European stars heading to Breeders’ Cup

| July 13, 2011

With the Churchill Downs Spring Meet behind us and the Fall Meet and the return of the Breeders’ Cup World Championships a little more than 100 days away, many racing fans are starting to focus on the historic track in autumn.

More specifically, American racing fans are trying to identify candidates to derail an approaching European juggernaut, while the European horsemen and punters are licking their chops in anticipation of a Euro blitz of the two-day Breeders’ Cup championships on Nov. 4-5.

The results of major races run last week were a mixed bag for American horses and hopes.

The $500,000 Man O’ War at Belmont Park, run at 1 3/8 miles on turf, loomed as another preview of what’s likely to come at Churchill Downs in November when Irish-based Cape Blanco denied American star Gio Ponti an unprecedented third consecutive win in the race.

The 4-year-old son of Galileo from the powerhouse stable of Irish training king Aidan O’Brien, won under jockey Jamie Spencer in the colt’s first visit to the U.S. He did so despite losing a shoe during the race.

The winner of the Group One Irish Derby and Irish Champion Stakes at three, Cape Blanco is expected to return to the U.S. for the Arlington Million at Chicago’s Arlington Park in mid-August. He could be pointed to the Breeders’ Cup Turf, but he is likely not the best distance horse in his barn. O’Brien trains Australian export So You Think, who defeated 2010 Epsom Derby and Arc de Triomphe winner Workforce in a recent showdown in the Coral-Eclipse Stakes at Britain’s Sandown.

But So You Think could opt to take on North America’s top dirt horses, a shaky group at best this season, in the $5 million Breeders’ Cup Classic. He is more accomplished at the Classic’s 1 1/4-mile distance than the 1 1/2 miles of the Turf. And, as we’ve discussed earlier in this corner, Churchill Downs’ natural dirt surface has proven very kind to horses that have pedigrees and racing records that point to preference to grass or synthetic courses.

Kentucky Derby winner Animal Kingdom and Stephen Foster Handicap winner Pool Play, who had raced exclusively on synthetics and turf in all of his 27 races prior to his 36-1 triumph in the Foster, should serve as recruiting posters for European horsemen looking to try their horses on the Churchill Downs dirt in this fall’s Breeders’ Cup races.

The Mile on turf has three-time winner Goldikova bidding for an unprecedented fourth straight victory in that Breeders’ Cup race, and major players such as multiple Group 1 winner Canford Cliffs and unbeaten 3-year-old star Frankel waiting to take their turn in the November spotlight at Churchill Downs. The Mile has always appeared to be a European domain, and the win by Cape Blanco only underscored the superiority of grass horses from that continent.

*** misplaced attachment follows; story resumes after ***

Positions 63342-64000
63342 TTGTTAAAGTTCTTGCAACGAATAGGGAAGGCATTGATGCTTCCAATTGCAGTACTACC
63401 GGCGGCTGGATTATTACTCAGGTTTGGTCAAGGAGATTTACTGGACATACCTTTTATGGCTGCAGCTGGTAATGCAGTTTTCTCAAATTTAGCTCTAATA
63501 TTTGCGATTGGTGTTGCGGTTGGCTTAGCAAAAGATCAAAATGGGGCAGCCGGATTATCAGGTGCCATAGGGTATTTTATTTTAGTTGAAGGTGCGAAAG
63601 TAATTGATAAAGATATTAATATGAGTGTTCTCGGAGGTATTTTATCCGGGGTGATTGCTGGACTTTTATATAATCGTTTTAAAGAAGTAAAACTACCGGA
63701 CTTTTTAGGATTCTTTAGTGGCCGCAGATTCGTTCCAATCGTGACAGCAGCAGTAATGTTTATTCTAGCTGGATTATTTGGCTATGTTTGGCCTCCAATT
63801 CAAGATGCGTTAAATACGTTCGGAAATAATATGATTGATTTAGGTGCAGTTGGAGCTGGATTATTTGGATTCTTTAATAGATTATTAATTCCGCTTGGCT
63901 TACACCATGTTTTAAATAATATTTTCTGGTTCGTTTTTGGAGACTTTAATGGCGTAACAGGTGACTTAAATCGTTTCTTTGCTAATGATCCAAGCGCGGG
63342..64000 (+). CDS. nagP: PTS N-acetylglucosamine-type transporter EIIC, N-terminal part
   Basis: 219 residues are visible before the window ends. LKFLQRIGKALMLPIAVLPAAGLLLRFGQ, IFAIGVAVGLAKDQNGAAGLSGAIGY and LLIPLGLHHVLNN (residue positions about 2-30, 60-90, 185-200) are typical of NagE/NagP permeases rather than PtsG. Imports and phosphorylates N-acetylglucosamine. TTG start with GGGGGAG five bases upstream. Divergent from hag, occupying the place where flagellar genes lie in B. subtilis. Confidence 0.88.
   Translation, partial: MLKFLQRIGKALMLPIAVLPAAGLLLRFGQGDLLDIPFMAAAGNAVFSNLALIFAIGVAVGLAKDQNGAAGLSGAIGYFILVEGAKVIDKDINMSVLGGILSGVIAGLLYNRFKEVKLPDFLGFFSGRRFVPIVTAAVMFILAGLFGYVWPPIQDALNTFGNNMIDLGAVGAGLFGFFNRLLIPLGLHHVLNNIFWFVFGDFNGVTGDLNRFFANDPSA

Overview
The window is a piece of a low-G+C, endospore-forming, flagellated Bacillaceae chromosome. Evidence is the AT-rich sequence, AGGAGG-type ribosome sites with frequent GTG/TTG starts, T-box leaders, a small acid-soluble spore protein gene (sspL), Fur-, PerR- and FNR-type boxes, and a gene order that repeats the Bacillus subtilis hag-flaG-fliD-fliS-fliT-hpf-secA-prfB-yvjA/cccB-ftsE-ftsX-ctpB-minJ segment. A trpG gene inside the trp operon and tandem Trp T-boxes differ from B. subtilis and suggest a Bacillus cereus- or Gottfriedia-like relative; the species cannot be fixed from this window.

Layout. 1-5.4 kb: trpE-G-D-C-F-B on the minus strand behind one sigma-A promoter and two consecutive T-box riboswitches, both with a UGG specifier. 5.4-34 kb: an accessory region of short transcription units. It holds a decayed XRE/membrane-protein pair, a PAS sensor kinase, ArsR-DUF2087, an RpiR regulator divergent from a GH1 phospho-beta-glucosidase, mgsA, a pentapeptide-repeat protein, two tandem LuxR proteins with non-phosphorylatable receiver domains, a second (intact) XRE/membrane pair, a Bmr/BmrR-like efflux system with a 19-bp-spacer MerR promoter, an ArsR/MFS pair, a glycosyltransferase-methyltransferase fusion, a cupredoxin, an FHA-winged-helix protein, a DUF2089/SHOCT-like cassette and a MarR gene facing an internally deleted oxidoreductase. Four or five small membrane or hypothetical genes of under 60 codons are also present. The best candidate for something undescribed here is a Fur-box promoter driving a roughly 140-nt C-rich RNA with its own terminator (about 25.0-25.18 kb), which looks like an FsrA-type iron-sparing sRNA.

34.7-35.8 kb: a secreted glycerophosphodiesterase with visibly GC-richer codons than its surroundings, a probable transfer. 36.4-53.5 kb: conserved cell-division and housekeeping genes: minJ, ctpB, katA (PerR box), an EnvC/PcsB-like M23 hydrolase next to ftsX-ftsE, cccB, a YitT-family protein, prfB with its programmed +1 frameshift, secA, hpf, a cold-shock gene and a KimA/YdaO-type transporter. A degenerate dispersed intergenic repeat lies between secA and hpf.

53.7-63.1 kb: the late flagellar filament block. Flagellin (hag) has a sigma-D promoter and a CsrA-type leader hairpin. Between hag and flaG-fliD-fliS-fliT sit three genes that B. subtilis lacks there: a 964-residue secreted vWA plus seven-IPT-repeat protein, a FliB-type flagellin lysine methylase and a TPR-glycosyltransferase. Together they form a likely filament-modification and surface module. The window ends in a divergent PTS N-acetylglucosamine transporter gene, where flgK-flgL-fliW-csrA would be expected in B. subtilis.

Returning to the Classic division, trainer Bob Baffert ran 1-2 in Hollywood Gold Cup with First Dude and Game On Dude, who finished a nose apart in an exacta that surely thrilled fans of “The Big Lebowski” who’ll flock to Louisville for this weekend’s 10th annual “Lebowskifest.”

Truly, the Dude – and Baffert – did abide at Hollywood Park, but neither figures to be a major contender in the Breeders’ Cup Classic.

Twirling Candy, viewed as a major Classic hope by some, could not hold off the onrushing Dudes in the stretch in a performance that left most observers wondering if the mile and a quarter was a tad beyond his best distance.

There were two very good performances for U.S. forces over the weekend, and both were delivered by improving fillies.

One was delivered by St. John’s River, the longshot runner-up to Plum Pretty in the Kentucky Oaks, who overcame a slow pace to get up for a narrow win in the Delaware Oaks. The form of the Kentucky Oaks has held up much better than the form offered by the colts in the Derby and this lightly-raced filly trained by Louisiana veteran Andy Leggio might prove to be the best 3-year-old filly of them all.

And then there is Sassy Image, the star of the weekend after a thrilling win in Grade I Princess Rooney in Calder’s “Summit of Speed.” The Dale Romans-trained filly, an upset winner in the Grade I Humana Distaff at Churchill Downs on Kentucky Derby Day, rallied from last to score a narrow victory.

She was such a distant trailer in the Princess Rooney that it’s amazing that Calder announcer Bobby Nuemann could find her, but she was a rocket once she started rolling and found a way to get the job done. And along the way Sassy Image, a filly owned by Romans’ brother Jerry, stamped herself as America’s best female sprinter.

Sassy Image already has four stakes victories at Churchill Downs and might be the strongest American favorite when the world returns for the Breeders’ Cup.

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